With that in mind — it’s unexpectedly important to design for and reward structured pessimism. What can go wrong? Why won’t this work? Is this worth our time? Is there anything more important we should be doing? Define importance. Define time value.
Normalize all the questions until the gauntlet that is trying to break all ideas, becomes as objective as possible — and either kills the time-wasting culprit, or hones the worthy effort into its strongest iteration.
Why is it so important to protect our time with this constructively-critical pipeline of doom? Because our capacity to invent, improve, and innovate reality-augmenting systems and technologies — acting as an elevator from the floor of natural reality to the plane of our pluralistic platonic planes — is too important to waste on an unchecked Schrödinger’s cat of opportunity cost.
We have entire swathes of the economy dedicated to maximizing this potential, the angels of our better nature, together with the devils of our innovation-generating laziness — constantly pulling us to get more and better things done, faster. From setting deadlines and announcing goals [ensuring humiliation if missed, at best, and professional ruin, at worst], to placing bets on our own achievement — we try to game ourselves as much as we do the systems we create and interact with.
Leveraging these inclinations, why not gamify a culture of innovation?
Need a good design proposal for a new feature? Ask for 30 low-fi proposals. Designers will have one or two ideas that quickly come to mind that they'll like, generating distinct enough iterations that they view as filler to meet the quota.
It's likely though, that in the process of generating filler to meet said quota of 30 low-fi designs, they’ll stumble upon a new idea — or new facet — that is superior to whatever few hi-fi designs would have been delivered.
The first stab is rarely the best, besides, the sheer friction that upping the count on unique ways to approach a solutions gives enough time to circle the concept for the discovery of a fatal flaw with the whole concept to begin with. Nicely executed concepts that weren't questioned early enough to catch fatal flaws [ie. this list] invest far too much, far too long, with exponentially stacking sunk costs - and killing bad ideas by rewarding fast failure is under-appreciated.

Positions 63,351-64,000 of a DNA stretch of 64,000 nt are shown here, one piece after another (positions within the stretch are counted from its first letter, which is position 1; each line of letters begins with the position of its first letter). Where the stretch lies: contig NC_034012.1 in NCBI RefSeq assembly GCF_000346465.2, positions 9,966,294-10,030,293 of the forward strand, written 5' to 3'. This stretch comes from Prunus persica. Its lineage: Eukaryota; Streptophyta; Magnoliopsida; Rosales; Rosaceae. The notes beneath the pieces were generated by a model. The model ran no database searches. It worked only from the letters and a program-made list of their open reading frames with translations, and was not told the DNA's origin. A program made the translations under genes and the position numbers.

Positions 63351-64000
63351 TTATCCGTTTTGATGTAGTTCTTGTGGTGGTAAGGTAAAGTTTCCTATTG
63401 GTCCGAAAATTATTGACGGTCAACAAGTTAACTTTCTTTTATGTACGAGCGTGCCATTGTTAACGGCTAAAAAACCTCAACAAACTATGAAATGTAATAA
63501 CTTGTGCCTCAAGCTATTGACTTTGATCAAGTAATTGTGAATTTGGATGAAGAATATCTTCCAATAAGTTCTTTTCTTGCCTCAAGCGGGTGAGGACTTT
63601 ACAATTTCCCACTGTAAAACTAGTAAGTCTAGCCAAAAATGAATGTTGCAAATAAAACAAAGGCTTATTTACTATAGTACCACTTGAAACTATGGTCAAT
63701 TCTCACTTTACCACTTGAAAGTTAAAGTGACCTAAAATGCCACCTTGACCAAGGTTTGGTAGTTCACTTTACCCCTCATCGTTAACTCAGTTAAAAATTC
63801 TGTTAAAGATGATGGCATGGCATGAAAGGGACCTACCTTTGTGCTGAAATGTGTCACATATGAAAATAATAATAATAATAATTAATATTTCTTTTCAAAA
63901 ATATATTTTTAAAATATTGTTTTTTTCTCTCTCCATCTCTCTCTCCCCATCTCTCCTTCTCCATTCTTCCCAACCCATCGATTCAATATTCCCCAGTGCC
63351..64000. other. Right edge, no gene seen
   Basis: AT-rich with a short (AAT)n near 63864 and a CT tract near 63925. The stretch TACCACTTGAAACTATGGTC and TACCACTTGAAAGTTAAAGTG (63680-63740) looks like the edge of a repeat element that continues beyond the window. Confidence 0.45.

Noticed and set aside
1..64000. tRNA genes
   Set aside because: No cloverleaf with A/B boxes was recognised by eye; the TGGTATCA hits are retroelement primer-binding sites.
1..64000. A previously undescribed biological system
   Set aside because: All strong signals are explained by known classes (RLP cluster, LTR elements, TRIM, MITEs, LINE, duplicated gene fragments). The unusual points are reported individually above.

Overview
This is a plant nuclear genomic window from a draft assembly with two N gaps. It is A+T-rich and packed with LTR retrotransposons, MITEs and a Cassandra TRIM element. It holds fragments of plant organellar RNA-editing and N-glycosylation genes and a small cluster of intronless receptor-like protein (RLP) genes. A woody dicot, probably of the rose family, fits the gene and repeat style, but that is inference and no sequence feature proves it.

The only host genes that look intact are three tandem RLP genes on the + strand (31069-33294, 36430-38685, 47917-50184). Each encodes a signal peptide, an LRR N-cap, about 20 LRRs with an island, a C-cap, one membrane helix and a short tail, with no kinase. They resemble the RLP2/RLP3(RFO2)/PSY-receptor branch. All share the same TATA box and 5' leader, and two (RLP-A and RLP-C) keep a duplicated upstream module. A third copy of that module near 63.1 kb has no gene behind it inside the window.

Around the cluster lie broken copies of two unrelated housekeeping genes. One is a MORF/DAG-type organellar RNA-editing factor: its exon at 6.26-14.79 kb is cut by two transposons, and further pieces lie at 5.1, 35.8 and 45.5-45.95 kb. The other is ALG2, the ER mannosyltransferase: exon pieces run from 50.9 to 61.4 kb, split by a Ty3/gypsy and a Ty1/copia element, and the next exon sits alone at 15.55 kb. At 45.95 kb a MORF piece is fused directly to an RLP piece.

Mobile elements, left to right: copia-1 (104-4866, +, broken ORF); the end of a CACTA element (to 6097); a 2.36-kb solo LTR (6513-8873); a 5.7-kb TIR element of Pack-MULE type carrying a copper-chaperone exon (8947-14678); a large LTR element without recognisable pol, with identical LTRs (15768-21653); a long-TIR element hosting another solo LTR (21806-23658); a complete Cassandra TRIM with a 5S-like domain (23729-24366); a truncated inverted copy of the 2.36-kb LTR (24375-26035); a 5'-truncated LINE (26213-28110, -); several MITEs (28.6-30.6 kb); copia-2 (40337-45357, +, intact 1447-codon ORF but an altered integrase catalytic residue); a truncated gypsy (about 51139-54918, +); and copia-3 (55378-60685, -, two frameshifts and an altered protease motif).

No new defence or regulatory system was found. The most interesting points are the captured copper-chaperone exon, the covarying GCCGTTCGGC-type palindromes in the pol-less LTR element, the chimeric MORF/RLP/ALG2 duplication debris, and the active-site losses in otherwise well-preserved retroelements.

This illustrates the crux of 19th century French Economist, Friedrich Bastiat's illustration of the difficulty in quantifying Seen v. Unseen Damage in, 'The Parable of the Broken Window'. Briefly,
Have you ever witnessed the anger of the good shopkeeper, James Goodfellow, when his careless son has happened to break a pane of glass?
If you have been present at such a scene, you will most assuredly bear witness to the fact that every one of the spectators, were there even thirty of them, by common consent apparently, offered the unfortunate owner this invariable consolation –
"It is an ill wind that blows nobody good. Everybody must live, and what would become of the glaziers if panes of glass were never broken?"
Now, this form of condolence contains an entire theory, which it will be well to show up in this simple case, seeing that it is precisely the same as that which, unhappily, regulates the greater part of our economical institutions.
Suppose it cost six francs to repair the damage, and you say that the accident brings six francs to the glazier's trade – that it encourages that trade to the amount of six francs – I grant it; I have not a word to say against it; you reason justly. The glazier comes, performs his task, receives his six francs, rubs his hands, and, in his heart, blesses the careless child. All this is that which is seen.
But if, on the other hand, you come to the conclusion, as is too often the case, that it is a good thing to break windows, that it causes money to circulate, and that the encouragement of industry in general will be the result of it, you will oblige me to call out,
"Stop there! Your theory is confined to that which is seen; it takes no account of that which is not seen."
It is not seen that as our shopkeeper has spent six francs upon one thing, he cannot spend them upon another. It is not seen that if he had not had a window to replace, he would, perhaps, have replaced his old shoes, or added another book to his library. In short, he would have employed his six francs in some way, which this accident has prevented.
Despite what popular lunatic, Paul Krugman, would have you believe - economies don't gain, in net or otherwise, when they incur destruction. Pertaining more specifically to incentivizing innovation in an organization - this is equally about rewarding success as it is about cutting losses as fast as possible.
Now, how might you leverage such disparate insights to design an operational system that naturally produces collaborative & healthy v. competitive and cannibalistic outcomes.
Well, that's what the much-abused field of tokenomics is aimed at addressing…